I guess sometimes I do let my emotions get the best of me…when I look at the baby pictures remembering all that I have been through with my patients including when I injected the embryos that we all saw as a drop of fluid in the uterus on the ultrasound machine…I still get choked up.

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Have you traveled out of state or the country (or would you ever consider it) for medical care? If so, why, and how far would you be willing to go?

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LONG ISLAND IVF was nominated BEST IN VITRO FERTILITY PRACTICE in the Long Island Press’s “Best of Long Island 2015″ contest. If you’d like to vote to help us win, you can vote once per day from now through Dec 15 here: http://bestof.longislandpress.com/voting-open/

 

Photo credit: photomyheart

http://www.freedigitalphotos.net/images/place-flying-in-sunset-sky-photo-p231570

 

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Long Island IVF Hosts Free Donor Egg Recipient Seminar

By Tracey Minella

October 9th, 2014 at 10:47 am

 

On October 21, 2014, Long Island IVF is hosting free event that could potentially change the course of your family-building journey. The topic is egg donation.

There are many reasons women ultimately choose to use donor eggs to build their families. Women whose eggs have been compromised by advanced age, cancer treatment, poor general quality, or other factors, have many ways to build a family through the donor egg and donor embryo programs at Long Island IVF. For many of these women, a healthy egg is their only obstacle to pregnancy.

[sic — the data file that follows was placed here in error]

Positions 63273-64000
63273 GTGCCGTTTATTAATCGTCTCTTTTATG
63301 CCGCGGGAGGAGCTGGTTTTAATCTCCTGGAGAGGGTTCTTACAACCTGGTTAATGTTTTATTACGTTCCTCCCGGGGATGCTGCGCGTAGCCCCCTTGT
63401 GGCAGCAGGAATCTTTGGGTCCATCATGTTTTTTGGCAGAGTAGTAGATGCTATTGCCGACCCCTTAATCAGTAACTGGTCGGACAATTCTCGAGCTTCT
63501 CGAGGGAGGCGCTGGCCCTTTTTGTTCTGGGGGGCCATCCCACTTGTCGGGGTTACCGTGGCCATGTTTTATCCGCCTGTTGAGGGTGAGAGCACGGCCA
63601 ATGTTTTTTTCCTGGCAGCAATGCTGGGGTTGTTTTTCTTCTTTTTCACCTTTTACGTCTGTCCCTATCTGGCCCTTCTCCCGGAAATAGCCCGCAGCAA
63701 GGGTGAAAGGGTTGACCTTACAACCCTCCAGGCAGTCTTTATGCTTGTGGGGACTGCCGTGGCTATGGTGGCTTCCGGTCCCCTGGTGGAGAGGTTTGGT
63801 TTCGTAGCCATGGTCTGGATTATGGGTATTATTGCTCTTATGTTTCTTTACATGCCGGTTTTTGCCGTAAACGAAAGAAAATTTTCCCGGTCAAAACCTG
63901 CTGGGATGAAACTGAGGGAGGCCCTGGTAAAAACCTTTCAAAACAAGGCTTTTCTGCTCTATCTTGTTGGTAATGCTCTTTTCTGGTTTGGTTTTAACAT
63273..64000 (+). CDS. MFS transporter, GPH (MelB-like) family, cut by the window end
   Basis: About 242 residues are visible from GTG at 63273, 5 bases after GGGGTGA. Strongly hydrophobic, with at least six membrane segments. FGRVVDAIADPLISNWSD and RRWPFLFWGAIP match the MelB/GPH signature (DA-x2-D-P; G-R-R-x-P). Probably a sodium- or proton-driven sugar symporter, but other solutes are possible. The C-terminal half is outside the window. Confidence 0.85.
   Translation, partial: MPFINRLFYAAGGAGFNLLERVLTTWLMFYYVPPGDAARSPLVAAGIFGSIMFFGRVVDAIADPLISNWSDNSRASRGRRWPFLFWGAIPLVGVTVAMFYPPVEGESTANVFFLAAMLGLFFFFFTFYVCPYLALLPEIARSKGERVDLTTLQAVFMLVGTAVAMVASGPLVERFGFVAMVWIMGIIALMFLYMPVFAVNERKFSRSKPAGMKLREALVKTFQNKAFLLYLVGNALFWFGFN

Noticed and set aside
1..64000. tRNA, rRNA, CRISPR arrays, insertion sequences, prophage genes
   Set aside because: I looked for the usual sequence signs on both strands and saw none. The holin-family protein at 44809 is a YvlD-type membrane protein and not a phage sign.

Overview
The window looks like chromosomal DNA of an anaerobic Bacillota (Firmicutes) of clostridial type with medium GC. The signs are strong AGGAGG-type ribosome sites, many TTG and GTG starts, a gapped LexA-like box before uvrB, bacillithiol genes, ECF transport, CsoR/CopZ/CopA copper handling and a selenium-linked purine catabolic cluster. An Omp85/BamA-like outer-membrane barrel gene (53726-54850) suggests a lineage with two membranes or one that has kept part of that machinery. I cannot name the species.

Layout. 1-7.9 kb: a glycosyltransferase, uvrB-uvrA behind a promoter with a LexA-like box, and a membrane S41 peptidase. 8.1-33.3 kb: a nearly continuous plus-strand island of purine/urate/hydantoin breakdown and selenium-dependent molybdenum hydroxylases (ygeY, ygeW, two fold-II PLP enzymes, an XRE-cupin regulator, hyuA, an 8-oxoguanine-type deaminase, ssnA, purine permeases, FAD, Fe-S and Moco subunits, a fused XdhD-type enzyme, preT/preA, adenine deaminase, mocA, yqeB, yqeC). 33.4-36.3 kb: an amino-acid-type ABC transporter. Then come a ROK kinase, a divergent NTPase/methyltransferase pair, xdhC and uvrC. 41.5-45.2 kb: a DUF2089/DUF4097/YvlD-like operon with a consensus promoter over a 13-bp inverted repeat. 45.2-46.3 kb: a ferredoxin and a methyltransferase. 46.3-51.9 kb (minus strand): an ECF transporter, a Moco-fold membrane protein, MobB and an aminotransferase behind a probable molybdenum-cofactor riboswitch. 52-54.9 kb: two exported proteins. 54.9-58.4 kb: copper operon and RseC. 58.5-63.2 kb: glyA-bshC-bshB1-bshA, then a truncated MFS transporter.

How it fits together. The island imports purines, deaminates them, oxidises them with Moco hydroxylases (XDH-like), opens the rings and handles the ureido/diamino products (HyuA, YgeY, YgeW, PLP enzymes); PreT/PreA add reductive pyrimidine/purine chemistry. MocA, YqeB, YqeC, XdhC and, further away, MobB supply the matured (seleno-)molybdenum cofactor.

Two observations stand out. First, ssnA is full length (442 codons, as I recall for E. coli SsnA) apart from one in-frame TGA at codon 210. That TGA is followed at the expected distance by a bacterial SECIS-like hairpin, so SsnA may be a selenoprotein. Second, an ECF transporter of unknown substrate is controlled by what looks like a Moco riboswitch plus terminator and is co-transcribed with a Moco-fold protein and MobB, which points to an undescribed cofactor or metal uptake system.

Admittedly, conceiving with donor eggs or embryos is rarely the first choice, but often is chosen after weighing many personal physical, emotional, psychological, and financial considerations. Decades of happy moms would surely agree that using donor eggs was the best decision they ever made. In fact, you can ask one yourself at the seminar as one or two often stop by to share their experience!

You may or may not yet be ready to act on the information you’ll hear. But it’s never too early to become informed about your options… and knowledge is power, right? So why not come out and just listen to our team discuss the many different egg and embryo donation options?  Victoria Loveland, RN & Donor Egg Nursing Coordinator, Aviva Zigelman, LCSW & Donor Egg Program Director, and Steven Brenner, MD will all be there to answer your questions, privately if you prefer.

You’ll be pleasantly surprised when we tell you about how affordable and stream-lined our programs can be, especially our embryo donation program. And how competitive the success rates can be, as well.